Cuba’s handling of the coronavirus pandemic has become an envy of many countries in the region.
New cases have dropped to less than 10 per day on average from a peak of around 50, and two thirds of the island is virus-free, according to official data.
For example, Reina Paula, a saleswoman at Havana’s La Epoca supermarket, said the same day that a worker tested positive for the coronavirus, local authorities sent the rest of the staff in a fleet of state vehicles to isolation facilities for testing.
Healthcare providers traced their relatives and sent them into quarantine, while state news outlets publicly appealed to anyone who had had close contact with them to come forward to prevent the virus from spreading.
“They followed the clinical steps like a Swiss clock,” said Paula, at home after recovering from the worst of COVID-19.
Those who tested positive were transferred to hospital, where they were given antivirals and immune system boosters, while the others were sent home to quarantine for two weeks.
Paula’s story illustrates the rigorous approach Cuba has taken to curb the coronavirus outbreak - helped by the island’s preventive, universal and well-staffed healthcare system, centralisation and use of coercion.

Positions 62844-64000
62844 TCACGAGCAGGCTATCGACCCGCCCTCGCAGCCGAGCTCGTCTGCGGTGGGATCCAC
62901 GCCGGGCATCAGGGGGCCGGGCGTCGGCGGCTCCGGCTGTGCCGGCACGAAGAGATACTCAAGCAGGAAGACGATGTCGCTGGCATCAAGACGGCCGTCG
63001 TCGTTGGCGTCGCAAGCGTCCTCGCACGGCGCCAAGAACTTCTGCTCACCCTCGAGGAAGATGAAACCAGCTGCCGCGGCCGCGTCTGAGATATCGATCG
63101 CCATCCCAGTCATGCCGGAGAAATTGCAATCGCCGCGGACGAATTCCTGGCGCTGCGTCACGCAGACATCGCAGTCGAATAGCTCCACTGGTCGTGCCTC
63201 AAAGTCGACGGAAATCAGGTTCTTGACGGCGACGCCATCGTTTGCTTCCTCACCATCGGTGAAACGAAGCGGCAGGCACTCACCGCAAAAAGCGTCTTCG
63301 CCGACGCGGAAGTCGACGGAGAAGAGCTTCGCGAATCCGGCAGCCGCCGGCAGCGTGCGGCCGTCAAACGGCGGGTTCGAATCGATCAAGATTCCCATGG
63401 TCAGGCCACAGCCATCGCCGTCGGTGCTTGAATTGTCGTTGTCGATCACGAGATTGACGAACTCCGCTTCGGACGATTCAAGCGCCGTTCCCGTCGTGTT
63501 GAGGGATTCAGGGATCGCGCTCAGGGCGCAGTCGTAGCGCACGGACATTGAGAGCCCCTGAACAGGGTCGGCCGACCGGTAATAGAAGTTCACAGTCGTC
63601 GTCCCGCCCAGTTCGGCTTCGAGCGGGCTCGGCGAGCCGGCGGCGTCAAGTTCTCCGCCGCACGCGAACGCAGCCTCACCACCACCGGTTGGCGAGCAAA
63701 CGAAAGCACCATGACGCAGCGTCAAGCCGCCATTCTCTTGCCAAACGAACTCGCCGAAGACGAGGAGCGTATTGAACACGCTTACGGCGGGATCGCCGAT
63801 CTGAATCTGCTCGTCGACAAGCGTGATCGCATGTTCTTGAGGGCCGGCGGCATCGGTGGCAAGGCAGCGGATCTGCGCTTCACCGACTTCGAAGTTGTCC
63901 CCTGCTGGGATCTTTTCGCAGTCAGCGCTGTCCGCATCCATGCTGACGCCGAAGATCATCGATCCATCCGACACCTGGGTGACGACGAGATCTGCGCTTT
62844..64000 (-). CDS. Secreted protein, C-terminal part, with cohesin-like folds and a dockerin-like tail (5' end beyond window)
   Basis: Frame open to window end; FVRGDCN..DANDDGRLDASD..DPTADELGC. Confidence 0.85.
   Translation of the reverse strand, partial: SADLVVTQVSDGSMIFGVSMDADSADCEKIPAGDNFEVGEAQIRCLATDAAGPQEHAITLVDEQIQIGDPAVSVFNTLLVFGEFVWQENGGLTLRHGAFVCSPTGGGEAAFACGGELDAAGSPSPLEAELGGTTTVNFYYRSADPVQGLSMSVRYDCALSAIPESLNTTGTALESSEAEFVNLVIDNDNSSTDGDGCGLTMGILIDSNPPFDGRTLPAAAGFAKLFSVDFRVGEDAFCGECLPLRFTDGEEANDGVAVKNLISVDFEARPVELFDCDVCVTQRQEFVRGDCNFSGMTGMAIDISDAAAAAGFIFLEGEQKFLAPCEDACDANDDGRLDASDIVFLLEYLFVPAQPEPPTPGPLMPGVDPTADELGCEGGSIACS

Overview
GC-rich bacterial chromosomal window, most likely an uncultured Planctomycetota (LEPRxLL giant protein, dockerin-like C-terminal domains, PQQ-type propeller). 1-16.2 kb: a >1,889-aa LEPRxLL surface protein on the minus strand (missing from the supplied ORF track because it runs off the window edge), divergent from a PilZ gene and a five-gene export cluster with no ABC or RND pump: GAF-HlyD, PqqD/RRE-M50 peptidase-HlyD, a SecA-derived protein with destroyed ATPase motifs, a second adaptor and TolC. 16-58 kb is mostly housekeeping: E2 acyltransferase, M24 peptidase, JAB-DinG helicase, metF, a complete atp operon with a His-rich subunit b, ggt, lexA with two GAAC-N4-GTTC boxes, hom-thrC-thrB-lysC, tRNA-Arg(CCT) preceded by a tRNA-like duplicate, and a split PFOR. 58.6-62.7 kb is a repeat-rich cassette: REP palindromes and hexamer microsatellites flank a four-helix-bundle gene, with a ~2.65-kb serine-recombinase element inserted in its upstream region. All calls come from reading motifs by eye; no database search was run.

Doing so was politically vital for Cuba’s ruling Communist Party, which claims the country’s strong healthcare system as a key achievement, even as it has failed to deliver on the economy, partly due to a US. trade embargo.
Last Monday was the ninth consecutive day with no deaths from COVID-19, while the highly infectious disease continues to rage throughout the Americas.
“We could be shortly closing in on the tail end of the pandemic and entering the phase of recovery from COVID,” President Miguel Diaz-Canel said.
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